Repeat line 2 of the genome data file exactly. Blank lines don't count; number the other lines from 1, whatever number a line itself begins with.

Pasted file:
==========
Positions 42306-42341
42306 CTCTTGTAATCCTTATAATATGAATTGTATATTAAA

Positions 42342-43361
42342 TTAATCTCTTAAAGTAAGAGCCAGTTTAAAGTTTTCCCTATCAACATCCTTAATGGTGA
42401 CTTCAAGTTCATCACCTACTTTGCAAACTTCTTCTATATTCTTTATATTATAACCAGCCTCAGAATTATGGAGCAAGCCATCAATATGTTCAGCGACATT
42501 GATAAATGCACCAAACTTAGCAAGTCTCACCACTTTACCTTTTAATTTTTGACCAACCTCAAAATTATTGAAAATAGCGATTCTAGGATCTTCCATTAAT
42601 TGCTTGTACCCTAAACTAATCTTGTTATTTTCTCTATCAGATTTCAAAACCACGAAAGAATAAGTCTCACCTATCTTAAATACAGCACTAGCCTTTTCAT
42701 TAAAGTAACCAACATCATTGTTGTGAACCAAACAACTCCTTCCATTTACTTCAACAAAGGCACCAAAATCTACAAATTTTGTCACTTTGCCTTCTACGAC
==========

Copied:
42306 CTCTTGTAATCCTTATAATATGAATTGTATATTAAA